In this post I want to share my experience with refreshing data in Power Query and the way it affects loaded data to an Excel worksheet. I was loading sales data from SQL Server and I noticed that there is no easy way to define a 1000 separator in Power Query. So I decided to do use the power of cell formatting in Excel. So I loaded the data to an Excel worksheet and I spent some time to do some cell formatting including thousand separation and currency formatting and so on. But, as soon as I refreshed the data source from Power Query all of the defined formatting were gone. I also spent some time to do some special formatting like 1000 separator or dollar sign directly in Power Query, but, it seems Power Query team in Microsoft didn’t consider formatting as a priority yet. Even with setting up locale and language settings in Power Query you cannot define the 1000 separator formatting directly in Power Query. As I needed the formatting features included in the solution I should have resoled the problem anyhow.
Let’s start with loading some simple data from SQL Server using AdventureWorks2012 database into Power Query. I’ve used “Production.Product” table to show you how Power Query treats a column with “Money” data type.
· Open Microsoft Excel and go to Power Query tab
· Click on From Database-> From SQL Server Database
· Put “Server” and “Database” then put the following code in the SQL Statement, then click OK
· Here we go. List price is a Money column in the Production.Product table. As you can see in the below image, Power Query considered it as a Decimal number. And as you also can see there is no formatting you can do for the “ListPrice” column.
· Close and load the query to a worksheet, then change the format cell of “ListPrice” column as currency.
· Select Properties from Connections ribbon from DATA tab in Excel and tick “Preserve column sort/filter/layout” option for the “Power Query – Query 1” connection and click OK
Now go and add a new record in the Production.Product table in SQL Server then refresh the Power Query. As you can see the new added record is loaded to the worksheet and the formatting still remains.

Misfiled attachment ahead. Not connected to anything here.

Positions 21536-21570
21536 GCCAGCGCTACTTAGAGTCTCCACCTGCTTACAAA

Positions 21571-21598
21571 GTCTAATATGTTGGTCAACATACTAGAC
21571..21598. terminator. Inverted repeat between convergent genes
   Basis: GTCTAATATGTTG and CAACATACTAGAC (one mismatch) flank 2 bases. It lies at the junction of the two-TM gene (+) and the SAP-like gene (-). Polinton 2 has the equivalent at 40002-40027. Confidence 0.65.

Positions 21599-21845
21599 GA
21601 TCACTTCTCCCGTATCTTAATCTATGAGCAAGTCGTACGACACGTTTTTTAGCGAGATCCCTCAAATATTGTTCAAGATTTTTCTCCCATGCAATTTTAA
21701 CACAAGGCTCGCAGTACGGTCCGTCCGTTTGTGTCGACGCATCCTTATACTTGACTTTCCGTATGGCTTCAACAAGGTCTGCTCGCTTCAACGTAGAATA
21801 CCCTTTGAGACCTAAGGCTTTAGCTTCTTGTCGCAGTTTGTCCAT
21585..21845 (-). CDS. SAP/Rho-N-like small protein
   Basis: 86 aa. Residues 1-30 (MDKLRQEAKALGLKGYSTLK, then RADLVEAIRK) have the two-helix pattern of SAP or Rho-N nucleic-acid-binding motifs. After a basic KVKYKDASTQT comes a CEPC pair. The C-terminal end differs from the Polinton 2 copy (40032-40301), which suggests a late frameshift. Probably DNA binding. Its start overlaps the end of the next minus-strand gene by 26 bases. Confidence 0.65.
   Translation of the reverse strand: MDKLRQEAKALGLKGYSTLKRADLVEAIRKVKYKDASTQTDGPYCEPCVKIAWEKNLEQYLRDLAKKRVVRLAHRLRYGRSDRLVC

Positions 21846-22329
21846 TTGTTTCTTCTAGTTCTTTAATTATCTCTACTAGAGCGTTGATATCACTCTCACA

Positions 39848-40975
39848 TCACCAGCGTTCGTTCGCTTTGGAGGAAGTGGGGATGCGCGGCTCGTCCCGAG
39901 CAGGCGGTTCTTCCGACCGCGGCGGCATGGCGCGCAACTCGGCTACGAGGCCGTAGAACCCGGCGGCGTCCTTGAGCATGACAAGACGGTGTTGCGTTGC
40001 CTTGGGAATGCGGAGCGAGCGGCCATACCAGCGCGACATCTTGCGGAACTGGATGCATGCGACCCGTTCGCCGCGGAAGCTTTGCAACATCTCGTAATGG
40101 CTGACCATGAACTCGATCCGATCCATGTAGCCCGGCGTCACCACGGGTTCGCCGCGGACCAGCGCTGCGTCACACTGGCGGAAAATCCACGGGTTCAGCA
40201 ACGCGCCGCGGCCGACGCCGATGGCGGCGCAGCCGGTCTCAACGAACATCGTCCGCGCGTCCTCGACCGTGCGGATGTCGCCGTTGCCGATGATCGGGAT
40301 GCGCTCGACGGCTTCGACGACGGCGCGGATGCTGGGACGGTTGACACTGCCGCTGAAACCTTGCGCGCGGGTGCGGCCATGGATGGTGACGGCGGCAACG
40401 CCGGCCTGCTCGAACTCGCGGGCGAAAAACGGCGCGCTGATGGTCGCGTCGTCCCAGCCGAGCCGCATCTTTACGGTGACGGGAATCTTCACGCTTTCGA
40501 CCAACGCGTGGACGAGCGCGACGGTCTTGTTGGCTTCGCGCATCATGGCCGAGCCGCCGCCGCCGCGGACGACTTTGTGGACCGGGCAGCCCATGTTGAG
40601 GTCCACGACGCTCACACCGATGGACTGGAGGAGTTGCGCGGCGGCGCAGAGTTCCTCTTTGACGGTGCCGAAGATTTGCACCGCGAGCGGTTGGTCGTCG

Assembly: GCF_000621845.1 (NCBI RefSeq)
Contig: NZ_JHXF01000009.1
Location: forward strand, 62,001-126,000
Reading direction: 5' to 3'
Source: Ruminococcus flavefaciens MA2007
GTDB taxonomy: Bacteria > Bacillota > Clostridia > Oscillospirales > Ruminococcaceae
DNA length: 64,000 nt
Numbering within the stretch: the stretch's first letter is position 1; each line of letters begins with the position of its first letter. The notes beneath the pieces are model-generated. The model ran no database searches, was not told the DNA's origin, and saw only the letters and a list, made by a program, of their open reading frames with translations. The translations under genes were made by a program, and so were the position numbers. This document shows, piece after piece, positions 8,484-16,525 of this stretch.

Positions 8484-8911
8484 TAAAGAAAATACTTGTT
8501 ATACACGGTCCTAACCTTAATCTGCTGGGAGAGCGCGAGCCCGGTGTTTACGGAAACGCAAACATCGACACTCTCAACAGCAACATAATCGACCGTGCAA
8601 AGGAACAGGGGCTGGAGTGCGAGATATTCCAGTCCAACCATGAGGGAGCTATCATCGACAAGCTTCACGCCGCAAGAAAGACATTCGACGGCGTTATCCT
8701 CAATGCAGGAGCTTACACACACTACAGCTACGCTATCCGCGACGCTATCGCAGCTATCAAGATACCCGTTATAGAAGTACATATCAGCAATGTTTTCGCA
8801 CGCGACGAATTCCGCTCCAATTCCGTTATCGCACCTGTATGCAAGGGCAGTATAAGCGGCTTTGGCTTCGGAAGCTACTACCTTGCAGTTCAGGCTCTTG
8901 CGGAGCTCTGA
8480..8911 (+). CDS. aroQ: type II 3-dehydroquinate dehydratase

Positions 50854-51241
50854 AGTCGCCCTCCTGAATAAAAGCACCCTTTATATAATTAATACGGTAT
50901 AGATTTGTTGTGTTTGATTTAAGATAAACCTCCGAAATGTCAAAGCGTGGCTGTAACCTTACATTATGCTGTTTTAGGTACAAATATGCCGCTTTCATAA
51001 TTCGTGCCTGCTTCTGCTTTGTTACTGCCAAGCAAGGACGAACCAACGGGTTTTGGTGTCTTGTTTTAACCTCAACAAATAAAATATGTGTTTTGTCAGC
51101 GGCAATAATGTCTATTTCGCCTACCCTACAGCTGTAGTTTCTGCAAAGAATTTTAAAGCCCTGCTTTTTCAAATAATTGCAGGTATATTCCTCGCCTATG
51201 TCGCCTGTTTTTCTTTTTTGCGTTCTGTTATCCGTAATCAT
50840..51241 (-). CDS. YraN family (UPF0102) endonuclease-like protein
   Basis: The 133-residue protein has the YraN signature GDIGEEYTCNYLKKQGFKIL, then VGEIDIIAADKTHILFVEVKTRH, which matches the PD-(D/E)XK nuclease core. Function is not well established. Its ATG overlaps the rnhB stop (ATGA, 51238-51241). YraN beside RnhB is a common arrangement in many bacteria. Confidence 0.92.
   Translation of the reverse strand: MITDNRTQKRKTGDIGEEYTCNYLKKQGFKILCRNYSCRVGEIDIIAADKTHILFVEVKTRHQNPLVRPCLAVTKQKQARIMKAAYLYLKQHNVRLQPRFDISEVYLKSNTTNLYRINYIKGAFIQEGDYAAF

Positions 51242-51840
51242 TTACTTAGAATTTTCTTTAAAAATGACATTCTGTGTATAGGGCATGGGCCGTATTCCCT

7 thoughts on “Resolving Format Cells Change after Refreshing Data Sources in Power Query”
Alternatively, and perhaps easier… you could’ve taken the PowerQuery, loaded it into a PowerPivot model (right there within Excel), and defined its formatting.
I did this and the formatting still changed in the 2016 ProPlus. The above option seemed to work for me.
If the issue is that column headers are changing, I was able to preserve formatting by “using headers as first row” for the final table. This will issue generic unchanging column headers. After you load the table, you can then hide the generic, unchanging table headers by unchecking the headers box in the table formatting section. You can then format the viewable table as you desire and will remain preserved after refreshing.
Any way to preserve the column width as well?
How to you preserve other formatting such as Cell color and text type on total ( i.e. BOLD) etc.
PowerQuery does not resolve number format, as it is not intended for such purpose. Currency data type is not related to specific formatting, but to decimal with 4 digits after coma (fixed).
One tip: When you are loading data from SQL Server, it is not the best idea to execute SQL statement directly in connection string. This blocks PQ potential, to fold query into native query. Instead better option in most cases is to establish connection to SQL database in single PQ query, then reference that connection in one or many child queries. Most of the transformations done will result in native SQL query executed against server, which may greatly improve performance. Be careful with early data type conversion, especially to Currency type, which does not have direct equivalent in SQL translated query. First step, that PQ cannot translate into SQL, will result in stopping translation for remaining steps.
To check if step was translated into SQL, right click on step amd check if menu item “View native query” is active. When active, you can see with that option the query preview.
Welcome to BIInsight.com and thanks for your input.
It is interesting to see such an old blogpost still grasps some attention.
So, thanks for reminding me of such an old post.
About the second part of your comment:
It is indeed possible to force the query to fold when we’re using T-SQL using
[EnableFolding = true]. In some cases, we do not have access to the underlying database to create views; therefore, using T-SQL queries is a viable option.
Read more about forcing query folding in Chris Webb’s blog.
Again, thanks for sharing your thoughts.